As the saying goes in Hollywood, it’s all about who you know. Connections make careers.

But I see that saying in a different way.

Yes, it matters who you surround yourself with. But that doesn’t have to be synonymous with climbing the career ladder.

It certainly helps to associate with good people who can help you along the way. But looking at your social circle solely for selfish pursuits means you’re just using people to get what you want.

Not cool. See my previous post for how to let go of people who do this to you. And there will be a lot of those types, if you pursue a career in Hollywood, unfortunately.

Altruism, engage!

But when you shift your mindset from who can help me, to who can I help, your circle not only opens up, but it becomes a lot more fulfilling.

When I started producing What’s Good?! as a webshow, people would recommend like-minded individuals to be guests on the show. It was amazing how easy it was to find the do-gooders of the world. Good people know other good people. And the cycle of Goodness seems to self-perpetuate.

To wit, I once interviewed a wonderful yoga teacher, Daniel Overberger, who has an inspiring, amazing story. Check it out here:

Daniel led me to an extraordinary man named Mel Tillekerante.

Mel is the co-founder of The Shower of Hope, a mobile showering unit that provides showers for homeless clients 6 days a week all over Los Angeles. It runs solely on donations and with the help of volunteers.


It doesn’t stop there.

Mel is constantly advocating for our unhoused neighbors. He shows up at city council meetings, organizes demonstrations, and tries to get our representatives to change policy.

It’s not just about a single day of volunteerism. This man has made eradicating homelessness and connecting people with helpful services, his mission.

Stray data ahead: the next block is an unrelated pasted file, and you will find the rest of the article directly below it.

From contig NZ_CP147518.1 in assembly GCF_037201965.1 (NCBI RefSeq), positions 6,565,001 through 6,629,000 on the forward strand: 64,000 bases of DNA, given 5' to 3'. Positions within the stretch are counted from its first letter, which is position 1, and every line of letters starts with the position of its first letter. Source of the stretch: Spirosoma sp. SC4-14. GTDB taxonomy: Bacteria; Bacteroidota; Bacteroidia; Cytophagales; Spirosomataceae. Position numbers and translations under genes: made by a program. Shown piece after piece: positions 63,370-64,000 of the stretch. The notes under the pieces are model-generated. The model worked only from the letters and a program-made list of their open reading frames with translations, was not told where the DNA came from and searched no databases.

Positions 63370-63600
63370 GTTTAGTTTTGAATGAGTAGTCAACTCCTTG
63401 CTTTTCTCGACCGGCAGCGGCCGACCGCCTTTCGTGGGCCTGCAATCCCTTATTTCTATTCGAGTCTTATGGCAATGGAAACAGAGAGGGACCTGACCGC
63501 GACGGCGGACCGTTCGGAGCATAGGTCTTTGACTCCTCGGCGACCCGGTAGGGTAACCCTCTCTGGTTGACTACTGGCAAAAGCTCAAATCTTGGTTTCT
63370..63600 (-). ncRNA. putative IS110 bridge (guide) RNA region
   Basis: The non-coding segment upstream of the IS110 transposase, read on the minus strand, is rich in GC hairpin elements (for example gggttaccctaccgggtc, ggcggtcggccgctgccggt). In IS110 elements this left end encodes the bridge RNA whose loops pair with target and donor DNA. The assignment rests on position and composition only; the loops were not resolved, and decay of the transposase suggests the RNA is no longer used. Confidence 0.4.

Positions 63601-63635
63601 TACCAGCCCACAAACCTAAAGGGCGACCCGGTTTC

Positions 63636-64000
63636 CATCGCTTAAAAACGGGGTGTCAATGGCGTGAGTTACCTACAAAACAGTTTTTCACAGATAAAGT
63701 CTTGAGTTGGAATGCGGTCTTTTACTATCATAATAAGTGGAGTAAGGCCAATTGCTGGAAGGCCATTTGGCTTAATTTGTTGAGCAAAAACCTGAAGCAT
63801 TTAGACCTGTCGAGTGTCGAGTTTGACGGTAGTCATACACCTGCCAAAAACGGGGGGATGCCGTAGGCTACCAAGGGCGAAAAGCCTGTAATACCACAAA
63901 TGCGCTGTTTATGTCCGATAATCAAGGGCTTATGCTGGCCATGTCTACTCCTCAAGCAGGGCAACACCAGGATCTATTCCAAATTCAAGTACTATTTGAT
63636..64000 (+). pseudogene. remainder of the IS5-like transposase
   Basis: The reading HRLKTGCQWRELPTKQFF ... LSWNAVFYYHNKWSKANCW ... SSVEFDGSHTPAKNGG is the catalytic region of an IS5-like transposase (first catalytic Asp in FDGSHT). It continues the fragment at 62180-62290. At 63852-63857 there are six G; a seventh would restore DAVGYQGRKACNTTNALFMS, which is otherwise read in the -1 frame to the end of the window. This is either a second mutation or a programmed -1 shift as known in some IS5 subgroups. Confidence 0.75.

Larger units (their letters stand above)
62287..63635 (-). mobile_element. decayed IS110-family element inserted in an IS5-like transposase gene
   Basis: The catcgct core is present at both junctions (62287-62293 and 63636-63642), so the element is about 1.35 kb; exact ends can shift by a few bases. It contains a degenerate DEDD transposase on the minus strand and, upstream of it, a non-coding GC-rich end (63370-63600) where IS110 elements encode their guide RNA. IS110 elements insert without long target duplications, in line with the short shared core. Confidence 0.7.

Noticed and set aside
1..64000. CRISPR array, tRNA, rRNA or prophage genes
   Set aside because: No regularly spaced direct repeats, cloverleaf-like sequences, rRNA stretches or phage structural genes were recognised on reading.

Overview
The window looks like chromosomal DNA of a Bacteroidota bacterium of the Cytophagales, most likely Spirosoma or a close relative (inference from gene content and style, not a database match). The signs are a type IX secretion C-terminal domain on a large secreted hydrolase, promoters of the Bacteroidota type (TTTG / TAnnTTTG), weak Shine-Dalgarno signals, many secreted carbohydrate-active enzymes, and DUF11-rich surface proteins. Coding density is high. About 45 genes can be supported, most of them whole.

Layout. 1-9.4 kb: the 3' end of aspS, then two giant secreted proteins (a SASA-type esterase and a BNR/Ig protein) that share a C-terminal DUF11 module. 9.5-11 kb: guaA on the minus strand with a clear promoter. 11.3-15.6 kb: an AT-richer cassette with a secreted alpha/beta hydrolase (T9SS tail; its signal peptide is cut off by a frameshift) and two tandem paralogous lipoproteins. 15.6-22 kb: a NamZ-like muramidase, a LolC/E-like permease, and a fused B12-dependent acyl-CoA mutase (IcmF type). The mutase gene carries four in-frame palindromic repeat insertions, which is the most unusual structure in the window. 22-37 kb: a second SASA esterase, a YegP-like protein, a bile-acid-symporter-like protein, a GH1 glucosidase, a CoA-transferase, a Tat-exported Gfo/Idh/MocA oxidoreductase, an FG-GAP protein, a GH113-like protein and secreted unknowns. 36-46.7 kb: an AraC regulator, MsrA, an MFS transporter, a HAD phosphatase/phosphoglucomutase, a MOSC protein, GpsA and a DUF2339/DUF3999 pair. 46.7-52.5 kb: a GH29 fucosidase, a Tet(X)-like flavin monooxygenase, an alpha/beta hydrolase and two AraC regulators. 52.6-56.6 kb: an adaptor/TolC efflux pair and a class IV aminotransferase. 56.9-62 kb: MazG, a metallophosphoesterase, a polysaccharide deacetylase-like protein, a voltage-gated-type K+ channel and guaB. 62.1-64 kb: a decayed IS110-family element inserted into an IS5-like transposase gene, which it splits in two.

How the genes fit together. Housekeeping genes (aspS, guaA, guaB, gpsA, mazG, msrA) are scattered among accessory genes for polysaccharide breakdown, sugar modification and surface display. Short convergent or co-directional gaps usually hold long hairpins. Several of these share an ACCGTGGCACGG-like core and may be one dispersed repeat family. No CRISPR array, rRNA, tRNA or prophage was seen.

I was proud to have Mel on What’s Good, and nearly a year later, I was able to share Mel’s work with the Spectrum 1 SocCal audience. Watch the piece here:

How It Works!

How Do-Goodery Works

I have made it my mission to amplify the message that there are good people in the world, and that there is hope in a better future.

Mel led me to my next subject: A police officer named Rodney who organizes weekly fairs for the homeless in Whittier. They service over 100 clients every Thursday.

The beauty is that these events aren’t just a quick shower and a hot meal. They provide those things, but they also help people get the resources they need to get off the streets for good. Because the events are consistently held, personal connection and trust is built. That makes all the difference in creating solutions for long run instead of putting a bandaid on a given issue.

You see, whether you’re a journalist looking for an inspirational story to share, or a person struggling to get by day to day, we can’t do it alone. We need the help of others.

It truly is about who you know.

We’re all better knowing someone like Mel Tillekerante. Without people like him, I wouldn’t have good stories to share on Spectrum. And as a result, Mel is actually helping my career. Funny how that works, isn’t it?